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In 2009, when state lawmakers prioritize funding for construction projects, they need to move a central campus for the Utah Schools for the Deaf and the Blind to the top of the list.

Construction of a stand-alone school, which would serve 350-450 deaf students throughout the Salt Lake Valley, has failed to receive funding for several years. Meanwhile, students have been served in older school buildings that are not fully accessible and have other life/safety issues. Others are served in satellite locations in public schools on a space-available basis.

This past week, parents, students and advocates for hearing-impaired and visually impaired students rallied at the Utah state Capitol for better capital facilities. As one parent told the Deseret News: "Kids have to be moved around every year, and much of the space we do have is literally falling apart. All children deserve an excellent education," said Jodi Kenner, a West Jordan mother of two deaf children, who is deaf herself.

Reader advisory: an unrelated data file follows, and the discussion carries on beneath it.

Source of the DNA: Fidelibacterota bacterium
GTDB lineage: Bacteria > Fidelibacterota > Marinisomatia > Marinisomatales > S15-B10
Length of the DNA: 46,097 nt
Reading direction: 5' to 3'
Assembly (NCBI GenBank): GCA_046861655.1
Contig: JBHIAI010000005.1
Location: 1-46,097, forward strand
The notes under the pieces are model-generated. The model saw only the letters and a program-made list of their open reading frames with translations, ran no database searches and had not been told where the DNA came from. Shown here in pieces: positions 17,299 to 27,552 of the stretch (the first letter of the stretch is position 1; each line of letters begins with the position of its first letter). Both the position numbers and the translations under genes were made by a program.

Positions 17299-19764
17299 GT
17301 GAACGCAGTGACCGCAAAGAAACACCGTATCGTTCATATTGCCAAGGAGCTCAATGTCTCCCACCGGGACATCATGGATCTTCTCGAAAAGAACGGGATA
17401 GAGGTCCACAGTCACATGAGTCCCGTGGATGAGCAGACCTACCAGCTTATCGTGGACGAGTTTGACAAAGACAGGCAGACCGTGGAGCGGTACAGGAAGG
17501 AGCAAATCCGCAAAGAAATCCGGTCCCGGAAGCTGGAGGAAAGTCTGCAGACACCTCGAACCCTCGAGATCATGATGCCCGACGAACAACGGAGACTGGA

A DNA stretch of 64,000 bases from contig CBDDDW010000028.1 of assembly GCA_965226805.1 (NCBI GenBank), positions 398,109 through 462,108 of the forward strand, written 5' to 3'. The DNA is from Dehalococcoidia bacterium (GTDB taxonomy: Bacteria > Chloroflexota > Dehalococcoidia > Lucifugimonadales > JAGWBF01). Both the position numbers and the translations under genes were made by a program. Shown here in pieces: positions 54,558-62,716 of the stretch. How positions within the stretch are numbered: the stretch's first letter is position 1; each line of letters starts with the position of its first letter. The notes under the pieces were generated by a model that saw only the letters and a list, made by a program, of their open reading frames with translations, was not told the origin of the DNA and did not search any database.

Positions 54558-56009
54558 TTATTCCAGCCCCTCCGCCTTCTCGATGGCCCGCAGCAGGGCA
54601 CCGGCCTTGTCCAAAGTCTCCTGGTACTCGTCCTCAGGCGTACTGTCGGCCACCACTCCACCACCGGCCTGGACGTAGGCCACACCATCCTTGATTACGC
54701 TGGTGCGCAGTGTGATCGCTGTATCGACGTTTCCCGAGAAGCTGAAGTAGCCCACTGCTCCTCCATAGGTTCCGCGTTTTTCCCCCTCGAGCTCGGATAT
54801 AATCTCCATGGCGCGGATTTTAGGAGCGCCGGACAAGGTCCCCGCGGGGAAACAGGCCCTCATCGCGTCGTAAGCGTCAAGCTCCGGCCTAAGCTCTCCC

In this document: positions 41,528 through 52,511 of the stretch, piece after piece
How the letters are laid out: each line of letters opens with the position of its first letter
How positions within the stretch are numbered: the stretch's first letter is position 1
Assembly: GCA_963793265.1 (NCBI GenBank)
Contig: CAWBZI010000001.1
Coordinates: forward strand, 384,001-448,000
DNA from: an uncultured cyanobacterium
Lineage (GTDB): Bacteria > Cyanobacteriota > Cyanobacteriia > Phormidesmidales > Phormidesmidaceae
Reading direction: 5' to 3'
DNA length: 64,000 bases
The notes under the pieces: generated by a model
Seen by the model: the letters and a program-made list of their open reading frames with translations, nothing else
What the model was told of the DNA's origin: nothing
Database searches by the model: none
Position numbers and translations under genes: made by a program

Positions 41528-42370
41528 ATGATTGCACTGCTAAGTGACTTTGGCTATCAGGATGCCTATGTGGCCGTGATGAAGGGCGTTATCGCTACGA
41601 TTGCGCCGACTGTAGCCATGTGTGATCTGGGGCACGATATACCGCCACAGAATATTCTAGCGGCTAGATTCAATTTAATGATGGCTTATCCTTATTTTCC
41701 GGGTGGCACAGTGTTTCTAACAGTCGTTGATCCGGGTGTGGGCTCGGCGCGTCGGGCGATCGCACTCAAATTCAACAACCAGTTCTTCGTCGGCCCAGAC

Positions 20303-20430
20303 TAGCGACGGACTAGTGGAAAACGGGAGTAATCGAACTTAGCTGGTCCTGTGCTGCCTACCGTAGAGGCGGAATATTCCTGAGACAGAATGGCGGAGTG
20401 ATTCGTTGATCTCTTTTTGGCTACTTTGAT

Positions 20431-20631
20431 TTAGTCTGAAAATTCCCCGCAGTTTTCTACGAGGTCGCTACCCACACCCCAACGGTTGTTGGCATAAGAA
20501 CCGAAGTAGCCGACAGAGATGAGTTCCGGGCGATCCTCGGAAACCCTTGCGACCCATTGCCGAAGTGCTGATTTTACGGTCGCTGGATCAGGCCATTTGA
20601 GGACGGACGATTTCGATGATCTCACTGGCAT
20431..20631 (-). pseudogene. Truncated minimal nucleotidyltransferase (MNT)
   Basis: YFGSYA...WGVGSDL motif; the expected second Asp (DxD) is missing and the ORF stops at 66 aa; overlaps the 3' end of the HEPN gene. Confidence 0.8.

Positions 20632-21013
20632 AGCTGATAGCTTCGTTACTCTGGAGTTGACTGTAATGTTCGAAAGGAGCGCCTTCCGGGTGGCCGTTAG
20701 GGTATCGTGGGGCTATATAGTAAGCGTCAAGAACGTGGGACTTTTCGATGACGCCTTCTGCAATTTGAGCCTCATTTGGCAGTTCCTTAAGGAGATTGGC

Kenner is right. These students deserve a safe, permanent home within reasonable driving distance.

Unlike local school districts that have independent bonding authority to pay for school construction, the Utah Schools for the Deaf and the Blind rely solely on state funding. The school competes with other departments of state government for building, planning and construction funds. USDB received planning money for a school in central Salt Lake County in the past, but it has not ranked high enough on the state building board's list to receive construction funds. A new school would cost approximately $20 million.

USDB has leased space at the 55-year-old Grandview Elementary School at 2870 Connor St. for nearly 25 years. The lease on that building is set to expire at the end of 2009. While the two-level school has been adapted to accommodate students with physical disabilities, better facilities are needed.

The school presently houses three blind-preschool classrooms, administrators and service providers. This fall, it will absorb students from the Jean Massieu School in South Jordan. That school, established as a public charter school in 1999 specializing in American Sign Language, was later merged under the USDB umbrella. The building that housed the Jean Massieu School lacked air conditioning or a central heating system.

USDB students, some with multiple disabilities, should have a safe and stable school environment. They and their parents deserve to know precisely where they will attend school each year, that their school is safe and accessible and that it has needed technology and facilities to serve these students' specific needs. Lawmakers need to make funding of this school a priority.